5 at 5: Your Daily Digest for Real Estate Investing, 1/22/21 | The Paper Source University

Home sales ride high into 2021, home gyms a permanent fixture, American Eagle takes away and gives back, GSEs and note investing.

In Today’s News

Home Sales End Year at 14-Year High, Strength Seen in 2021

The National Association of Realtors (NAR) says that existing-home sales rose in December, with home sales in 2020 reaching their highest level since 2006.

Why it matters: This is one of the bellwether economic indicators, and the NAR says it expects more of the same this year as new buyers enter the market.

Are Gyms Dead? Why Home Workouts Are Here to Stay

With one in four gyms projected to close last year due to the pandemic, Americans began spending big on Pelotons and other digitally connected home-workout equipment. Now some say we’ll never go back, The Wall Street Journal reports today.

Why it matters: This WSJ piece [subscription required] speaks to two real estate investment trends: bigger living space and closed retail space. For one of these, the future looks kind of grim.

American Eagle to Close 200 to 225 Stores But Open New Aerie Locations

American Eagle Outfitters (NYSE: AEO) said this week it plans to close hundreds of its flagship American Eagle stores in the next few years while it opens 60 to 75 new locations of its more successful lingerie and active-wear brand, Aerie.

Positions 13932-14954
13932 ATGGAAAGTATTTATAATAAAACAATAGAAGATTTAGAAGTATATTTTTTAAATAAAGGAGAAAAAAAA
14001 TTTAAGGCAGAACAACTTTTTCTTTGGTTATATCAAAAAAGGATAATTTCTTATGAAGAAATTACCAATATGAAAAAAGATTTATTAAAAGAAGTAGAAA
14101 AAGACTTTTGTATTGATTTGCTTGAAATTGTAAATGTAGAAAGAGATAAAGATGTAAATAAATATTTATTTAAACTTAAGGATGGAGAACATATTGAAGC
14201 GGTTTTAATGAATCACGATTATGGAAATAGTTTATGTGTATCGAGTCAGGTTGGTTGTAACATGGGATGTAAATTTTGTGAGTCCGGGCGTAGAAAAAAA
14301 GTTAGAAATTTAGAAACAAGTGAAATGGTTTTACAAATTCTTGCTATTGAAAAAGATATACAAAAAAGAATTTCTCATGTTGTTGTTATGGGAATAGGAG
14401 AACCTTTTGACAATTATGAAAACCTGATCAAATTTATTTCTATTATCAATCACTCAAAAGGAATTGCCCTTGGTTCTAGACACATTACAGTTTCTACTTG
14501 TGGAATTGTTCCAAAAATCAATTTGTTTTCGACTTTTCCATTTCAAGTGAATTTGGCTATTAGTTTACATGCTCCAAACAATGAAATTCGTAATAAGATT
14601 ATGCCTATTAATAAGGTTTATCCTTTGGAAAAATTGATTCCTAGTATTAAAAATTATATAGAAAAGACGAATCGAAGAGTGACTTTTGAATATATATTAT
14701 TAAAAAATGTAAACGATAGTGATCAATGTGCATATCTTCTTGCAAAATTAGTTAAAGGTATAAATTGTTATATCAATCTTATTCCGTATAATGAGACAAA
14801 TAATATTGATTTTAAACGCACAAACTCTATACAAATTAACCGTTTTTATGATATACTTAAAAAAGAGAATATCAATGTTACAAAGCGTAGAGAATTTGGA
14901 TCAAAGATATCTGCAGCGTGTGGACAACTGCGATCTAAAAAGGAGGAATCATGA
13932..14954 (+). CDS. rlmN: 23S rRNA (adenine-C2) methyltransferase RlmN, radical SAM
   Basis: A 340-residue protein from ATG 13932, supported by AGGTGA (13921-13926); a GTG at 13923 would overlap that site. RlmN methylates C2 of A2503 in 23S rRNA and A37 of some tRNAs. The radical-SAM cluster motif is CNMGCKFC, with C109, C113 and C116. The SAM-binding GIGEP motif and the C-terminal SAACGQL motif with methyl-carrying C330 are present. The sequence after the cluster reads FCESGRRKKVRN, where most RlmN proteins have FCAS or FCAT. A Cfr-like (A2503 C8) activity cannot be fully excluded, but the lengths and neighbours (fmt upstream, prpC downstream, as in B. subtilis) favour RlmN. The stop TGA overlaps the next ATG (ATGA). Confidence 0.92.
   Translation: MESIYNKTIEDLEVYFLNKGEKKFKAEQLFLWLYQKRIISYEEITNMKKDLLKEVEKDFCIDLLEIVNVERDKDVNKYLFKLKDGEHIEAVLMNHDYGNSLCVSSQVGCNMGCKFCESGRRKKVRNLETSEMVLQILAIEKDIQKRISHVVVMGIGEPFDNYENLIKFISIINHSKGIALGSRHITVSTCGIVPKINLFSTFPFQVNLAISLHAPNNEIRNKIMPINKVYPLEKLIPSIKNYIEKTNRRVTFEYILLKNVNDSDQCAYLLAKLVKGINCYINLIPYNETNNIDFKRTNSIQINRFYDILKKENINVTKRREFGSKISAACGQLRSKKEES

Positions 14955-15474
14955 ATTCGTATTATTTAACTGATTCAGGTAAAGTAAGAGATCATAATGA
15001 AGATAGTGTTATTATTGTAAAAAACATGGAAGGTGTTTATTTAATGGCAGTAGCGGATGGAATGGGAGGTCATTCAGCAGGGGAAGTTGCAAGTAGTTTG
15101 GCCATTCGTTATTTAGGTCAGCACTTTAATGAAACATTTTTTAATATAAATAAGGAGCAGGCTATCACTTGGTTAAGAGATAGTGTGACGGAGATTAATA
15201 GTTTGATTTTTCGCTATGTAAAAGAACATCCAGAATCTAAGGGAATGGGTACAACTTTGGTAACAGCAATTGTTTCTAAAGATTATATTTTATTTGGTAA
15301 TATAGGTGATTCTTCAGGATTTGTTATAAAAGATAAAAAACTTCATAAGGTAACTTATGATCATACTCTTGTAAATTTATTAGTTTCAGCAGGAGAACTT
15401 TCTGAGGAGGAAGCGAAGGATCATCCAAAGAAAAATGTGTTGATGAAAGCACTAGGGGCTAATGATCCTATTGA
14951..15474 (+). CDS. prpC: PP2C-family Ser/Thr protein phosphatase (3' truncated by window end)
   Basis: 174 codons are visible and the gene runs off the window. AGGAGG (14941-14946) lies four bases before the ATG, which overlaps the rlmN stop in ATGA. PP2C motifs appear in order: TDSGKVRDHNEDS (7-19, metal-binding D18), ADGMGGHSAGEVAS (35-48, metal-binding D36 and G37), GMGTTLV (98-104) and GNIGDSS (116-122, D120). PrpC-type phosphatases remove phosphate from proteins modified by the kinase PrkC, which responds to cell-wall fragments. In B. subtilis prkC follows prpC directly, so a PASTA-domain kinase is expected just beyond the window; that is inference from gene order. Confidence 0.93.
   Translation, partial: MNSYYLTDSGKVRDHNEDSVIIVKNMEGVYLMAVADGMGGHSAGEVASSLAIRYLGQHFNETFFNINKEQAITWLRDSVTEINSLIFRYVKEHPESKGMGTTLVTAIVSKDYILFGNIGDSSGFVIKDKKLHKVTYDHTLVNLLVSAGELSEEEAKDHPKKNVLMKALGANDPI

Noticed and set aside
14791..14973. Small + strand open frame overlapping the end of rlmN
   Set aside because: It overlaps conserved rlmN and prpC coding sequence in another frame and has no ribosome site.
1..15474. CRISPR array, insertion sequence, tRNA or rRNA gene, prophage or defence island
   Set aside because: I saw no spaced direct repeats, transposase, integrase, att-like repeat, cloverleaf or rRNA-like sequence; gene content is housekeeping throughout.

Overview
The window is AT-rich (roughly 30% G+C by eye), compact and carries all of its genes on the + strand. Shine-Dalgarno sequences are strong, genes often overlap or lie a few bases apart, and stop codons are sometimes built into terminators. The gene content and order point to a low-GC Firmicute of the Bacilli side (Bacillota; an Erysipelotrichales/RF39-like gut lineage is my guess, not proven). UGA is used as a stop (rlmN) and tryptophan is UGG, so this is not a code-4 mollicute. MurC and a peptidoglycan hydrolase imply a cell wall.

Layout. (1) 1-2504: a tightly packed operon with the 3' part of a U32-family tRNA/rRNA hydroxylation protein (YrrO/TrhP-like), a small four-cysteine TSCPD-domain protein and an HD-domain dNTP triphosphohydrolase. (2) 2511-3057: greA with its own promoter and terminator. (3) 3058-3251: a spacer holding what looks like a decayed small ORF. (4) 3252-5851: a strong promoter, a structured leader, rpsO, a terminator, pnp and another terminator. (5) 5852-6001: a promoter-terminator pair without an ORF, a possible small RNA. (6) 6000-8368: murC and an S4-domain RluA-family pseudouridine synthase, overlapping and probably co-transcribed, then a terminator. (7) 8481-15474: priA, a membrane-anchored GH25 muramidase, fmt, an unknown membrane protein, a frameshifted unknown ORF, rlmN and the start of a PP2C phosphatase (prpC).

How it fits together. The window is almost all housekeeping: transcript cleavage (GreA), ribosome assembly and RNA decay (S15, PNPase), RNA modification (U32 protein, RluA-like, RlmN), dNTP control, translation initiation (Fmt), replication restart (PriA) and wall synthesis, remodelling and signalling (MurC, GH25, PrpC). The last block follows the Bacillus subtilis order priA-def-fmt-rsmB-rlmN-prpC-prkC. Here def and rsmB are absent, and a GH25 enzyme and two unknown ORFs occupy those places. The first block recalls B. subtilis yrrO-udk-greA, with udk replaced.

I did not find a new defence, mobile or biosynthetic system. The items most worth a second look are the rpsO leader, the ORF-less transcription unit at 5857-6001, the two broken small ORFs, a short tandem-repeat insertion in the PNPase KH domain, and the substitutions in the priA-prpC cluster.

Why it matters: Most announcements of big-name store closings like this nowadays don’t include openings, too, but whether this is a wash for investors in real estate investment trusts (REITs) and other property owners remains to be seen. A good roost for an American Eagle is not necessarily the same for Aerie.

Today on Millionacres

What GSE Capitalization Could Mean for Investors

The move out of conservatorship and into private capitalization for Fannie Mae and Freddie Mac continues slowly but surely, and it will be a big deal.

Why it matters: Millionacres’ Liz Brumer explains why she thinks increasing capital requirements and establishing more stringent lending guidelines for Fannie- and Freddie-backed loans while shifting the burden for maintaining these loans from the U.S. taxpayer to the private market is a win-win.

5 Things Mortgage Note Investors Should Know in 2021

While mortgage originations and refinances continue at record highs, mortgage defaults and unemployment rates continue to climb. What does this mean for mortgage note investors?

Why it matters: On a very related subject, Liz Brumer also shares what mortgage note investors should watch for as the coronavirus crisis continues.

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